By Tonnie Iredia
Just before assurances were made by Senate President Ahmed Lawan that the Senate will not pass anti-people laws, the Hate speech bill had on its own suffered a major credibility deficit. Last week, its sponsor, Senator Sani Abdullahi issued a statement purporting to have received support from an official of the American Embassy in Nigeria.
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In fact, a photograph of the Senator and the Embassy official was published to give credence to the alleged US support. The diplomat was reportedly persuaded by the Senator into believing that the bill was a welcome development in Nigeria adding that the unnecessary controversy surrounding the bill was the making of the media. The statement was however silent on how soon the diplomat would recommend the “beneficial” bill to his own country. Or is what is good for Nigeria not good for the US ?
If the truth must be told, the claim by the Senator of enjoying American support is ludicrous because it is Nigerians whom the bill would affect that should be enlightened and persuaded and not Americans who ordinarily, would not dissipate their energies on making new laws for subjects already covered by their constitution. In the US, the settled law is that “nothing shall be done to abridge the freedom of speech and of the press.” Even for President Donald Trump, tampering with freedom of speech is a-no-go-area, let alone a staff of the US Embassy in Nigeria. The exogenous claim by Senator Abdullahi to an American endorsement of his antiquated bill confirms the argument of some of his colleagues that he was alone in his quest to curtail our people’s fundamental right. His argument that Section 45 of our constitution allows for the curtailment of freedom is also overtaken by the existence of the laws of defamation and that of cyber crimes which had long suffocated whatever space the section initially opened for regulation. It is really hard to buy the senator’s frivolous lawmaking obsession.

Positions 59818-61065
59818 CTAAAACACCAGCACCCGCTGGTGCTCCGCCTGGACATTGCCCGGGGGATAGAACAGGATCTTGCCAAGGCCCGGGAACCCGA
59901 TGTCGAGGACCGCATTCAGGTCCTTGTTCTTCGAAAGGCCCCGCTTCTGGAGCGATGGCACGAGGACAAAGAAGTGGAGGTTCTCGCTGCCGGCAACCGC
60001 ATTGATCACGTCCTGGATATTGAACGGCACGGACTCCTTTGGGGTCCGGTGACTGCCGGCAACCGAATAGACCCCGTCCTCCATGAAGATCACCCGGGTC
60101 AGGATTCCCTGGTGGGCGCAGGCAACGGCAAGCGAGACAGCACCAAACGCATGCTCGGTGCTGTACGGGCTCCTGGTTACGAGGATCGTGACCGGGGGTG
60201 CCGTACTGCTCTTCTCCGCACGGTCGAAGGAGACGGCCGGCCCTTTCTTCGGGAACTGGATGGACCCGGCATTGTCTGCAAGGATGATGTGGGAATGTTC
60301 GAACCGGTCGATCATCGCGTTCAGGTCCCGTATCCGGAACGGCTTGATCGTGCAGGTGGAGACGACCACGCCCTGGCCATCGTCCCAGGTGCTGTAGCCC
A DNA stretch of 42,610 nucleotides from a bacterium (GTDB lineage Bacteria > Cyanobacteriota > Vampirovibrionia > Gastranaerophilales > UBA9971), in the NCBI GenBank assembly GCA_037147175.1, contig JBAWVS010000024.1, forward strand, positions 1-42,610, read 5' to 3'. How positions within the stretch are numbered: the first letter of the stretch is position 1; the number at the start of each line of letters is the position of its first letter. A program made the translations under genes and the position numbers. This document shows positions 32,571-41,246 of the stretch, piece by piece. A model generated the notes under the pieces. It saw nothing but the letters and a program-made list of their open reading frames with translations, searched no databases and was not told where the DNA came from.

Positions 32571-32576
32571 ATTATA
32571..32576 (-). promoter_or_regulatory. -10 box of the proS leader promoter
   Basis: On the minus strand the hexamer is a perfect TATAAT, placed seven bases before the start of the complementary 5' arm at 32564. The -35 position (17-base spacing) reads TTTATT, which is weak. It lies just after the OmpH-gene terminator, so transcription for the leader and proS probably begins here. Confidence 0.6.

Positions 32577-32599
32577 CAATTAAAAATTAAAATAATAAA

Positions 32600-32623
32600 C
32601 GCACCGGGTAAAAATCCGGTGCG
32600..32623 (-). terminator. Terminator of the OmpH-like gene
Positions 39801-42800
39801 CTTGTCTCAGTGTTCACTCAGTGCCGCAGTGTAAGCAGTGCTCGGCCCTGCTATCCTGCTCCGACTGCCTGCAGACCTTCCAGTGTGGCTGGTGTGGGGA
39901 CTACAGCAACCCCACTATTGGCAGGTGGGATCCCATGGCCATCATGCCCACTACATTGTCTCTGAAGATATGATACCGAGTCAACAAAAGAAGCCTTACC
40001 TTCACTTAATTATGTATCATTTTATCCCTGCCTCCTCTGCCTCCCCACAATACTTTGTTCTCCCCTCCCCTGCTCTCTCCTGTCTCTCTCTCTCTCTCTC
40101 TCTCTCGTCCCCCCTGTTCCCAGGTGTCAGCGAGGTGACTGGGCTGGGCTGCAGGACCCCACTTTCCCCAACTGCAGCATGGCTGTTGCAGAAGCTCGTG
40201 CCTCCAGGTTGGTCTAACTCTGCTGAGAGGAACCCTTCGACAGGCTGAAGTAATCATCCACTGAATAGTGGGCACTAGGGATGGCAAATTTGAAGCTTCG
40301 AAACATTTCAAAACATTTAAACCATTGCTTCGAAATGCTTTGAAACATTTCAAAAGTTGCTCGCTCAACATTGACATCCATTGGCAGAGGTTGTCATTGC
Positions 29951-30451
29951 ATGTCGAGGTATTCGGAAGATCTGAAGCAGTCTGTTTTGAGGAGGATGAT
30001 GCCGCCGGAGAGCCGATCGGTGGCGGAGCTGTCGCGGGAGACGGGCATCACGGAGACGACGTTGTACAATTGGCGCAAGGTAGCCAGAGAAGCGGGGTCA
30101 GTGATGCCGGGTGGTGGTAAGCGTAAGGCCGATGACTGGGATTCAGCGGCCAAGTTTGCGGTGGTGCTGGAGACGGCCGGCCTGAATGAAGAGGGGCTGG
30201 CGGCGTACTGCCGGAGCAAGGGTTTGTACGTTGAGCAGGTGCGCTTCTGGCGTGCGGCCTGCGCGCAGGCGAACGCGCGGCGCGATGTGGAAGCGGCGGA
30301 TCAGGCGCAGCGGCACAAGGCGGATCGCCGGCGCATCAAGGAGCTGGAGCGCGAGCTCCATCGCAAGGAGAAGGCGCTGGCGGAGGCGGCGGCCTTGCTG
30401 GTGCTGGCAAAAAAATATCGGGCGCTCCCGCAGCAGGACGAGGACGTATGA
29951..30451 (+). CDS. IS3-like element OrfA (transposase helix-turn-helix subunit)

We however support President Buhari’s call a few days ago for attitudinal change in the country. In truth, many Nigerians particularly, politicians are fond of making statements that can instigate avoidable crisis-a habit that any right thinking citizen should deprecate. The reason many people are against the hate speech bill is not only because it replicates existing laws, but also because of the fear that its implementation will as usual be unjust as we see it happening in some states now, where people are brutalized and incarcerated for criticizing a governor without regards for the truth and public gain inherent in the criticism.
It is also true that some citizens are genuinely frustrated by unkind public policies and our nation’s stunted growth which greatly infuriate and incite them to engage in hate speeches
To change this attitude, two things must be done. The first is to rejig our governance framework with ample social justice. The second is to employ public enlightenment strategies to highlight the dire consequences of intemperate language. To enact uncivilized laws as a panacea is a futile reversion to military rule in which every infraction attracts a decree.